So, I don’t love caves. I’m not claustrophobic, but I don’t enjoy small spaces either, or ducking my head under stalactites 70 feet below the Earth’s surface. There are several small caves in Southern Indiana, and I have begrudgingly volunteered to go with my sons’ class trips. That being said, Mammoth Cave is a completely different experience because of its vastness.
Since caves generally maintain a fairly steady temperature no matter the thermometer outside, we decided to venture there during our Christmas holiday.
There is a kid-friendly, informative Visitor’s Center where you can purchase tour tickets and learn a little about the vast 400-mile cave system that lies below the Kentucky surface, but better yet, go online and order them in advance as many sell out before the tour date. You cannot go in the cave without a ranger guide. There are several tours to choose from – from 75 minutes up to four hours, for agile cave dwellers and those who need handicap accessibility and various types of cave formations. There are a lot of other caves in the area as well if you want to spelunk some more as well as hiking, kayaking/canoeing and camping.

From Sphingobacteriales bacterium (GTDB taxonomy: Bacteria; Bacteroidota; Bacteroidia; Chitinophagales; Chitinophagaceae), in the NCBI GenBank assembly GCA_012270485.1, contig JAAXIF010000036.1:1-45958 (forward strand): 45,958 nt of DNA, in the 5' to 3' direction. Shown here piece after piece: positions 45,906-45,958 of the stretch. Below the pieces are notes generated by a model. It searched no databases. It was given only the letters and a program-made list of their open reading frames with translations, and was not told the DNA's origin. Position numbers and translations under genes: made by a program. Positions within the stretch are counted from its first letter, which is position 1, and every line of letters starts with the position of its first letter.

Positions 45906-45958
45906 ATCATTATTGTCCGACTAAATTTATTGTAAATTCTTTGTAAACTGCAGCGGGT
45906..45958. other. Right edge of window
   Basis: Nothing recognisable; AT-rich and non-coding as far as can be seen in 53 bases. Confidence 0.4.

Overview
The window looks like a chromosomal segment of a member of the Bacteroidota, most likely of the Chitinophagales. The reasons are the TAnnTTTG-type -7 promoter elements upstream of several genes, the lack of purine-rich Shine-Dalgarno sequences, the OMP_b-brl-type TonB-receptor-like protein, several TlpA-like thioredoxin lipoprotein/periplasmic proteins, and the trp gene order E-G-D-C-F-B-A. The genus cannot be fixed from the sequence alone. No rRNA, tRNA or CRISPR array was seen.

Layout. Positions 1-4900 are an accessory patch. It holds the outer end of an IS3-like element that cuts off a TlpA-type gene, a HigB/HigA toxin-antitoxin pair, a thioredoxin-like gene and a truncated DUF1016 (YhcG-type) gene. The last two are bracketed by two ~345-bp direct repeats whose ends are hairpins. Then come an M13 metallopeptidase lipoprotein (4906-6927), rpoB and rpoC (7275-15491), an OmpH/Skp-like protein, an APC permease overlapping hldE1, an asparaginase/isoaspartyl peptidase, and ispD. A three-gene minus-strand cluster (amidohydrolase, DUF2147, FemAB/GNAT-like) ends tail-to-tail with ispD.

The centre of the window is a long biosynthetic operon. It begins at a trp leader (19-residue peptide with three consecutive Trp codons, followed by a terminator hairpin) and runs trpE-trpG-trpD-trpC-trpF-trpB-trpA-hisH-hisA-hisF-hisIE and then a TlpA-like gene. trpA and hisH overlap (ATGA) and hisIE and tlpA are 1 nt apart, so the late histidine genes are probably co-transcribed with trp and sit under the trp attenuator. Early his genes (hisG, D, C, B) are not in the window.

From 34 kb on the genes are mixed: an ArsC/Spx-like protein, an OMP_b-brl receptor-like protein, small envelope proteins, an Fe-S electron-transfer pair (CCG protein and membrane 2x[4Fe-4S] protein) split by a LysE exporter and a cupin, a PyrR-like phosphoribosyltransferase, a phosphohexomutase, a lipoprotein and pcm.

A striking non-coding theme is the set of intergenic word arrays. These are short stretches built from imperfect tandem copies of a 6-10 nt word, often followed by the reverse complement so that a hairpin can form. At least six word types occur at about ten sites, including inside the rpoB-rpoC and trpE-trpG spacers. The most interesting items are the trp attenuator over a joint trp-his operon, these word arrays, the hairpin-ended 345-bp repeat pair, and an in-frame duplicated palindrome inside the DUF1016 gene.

GETTING THERE: Mammoth Cave is about 90 minutes south of Louisville, KY and 60 minutes north of Nashville, TN off I-65. You’ll drive another 15 minutes or so off the highway to get to the park.
During our spring break trip to San Francisco, we visited the Golden Gate National Recreation Area which is actually comprised of several different locations, including several beaches where you can get great views of the Golden Gate Bridge, the Presidio area, Alcatraz Island, and our favorite, Muir Woods National Monument. We kept looking up at the huge trees as well as searching low for Ewoks because we felt like we we were on Star Wars’ planet Endor (from Return of the Jedi – and filmed in nearby Redwood National and State Park). A lover of the southern Utah landscape, my husband was in awe as he had never seen anything quite like the massive forest and trees that canopied the ferns and moss growing below. It’s truly magical there and even though it’s a quick trip (about 40 minutes) from San Francisco, you feel like you’ve entered a magical world.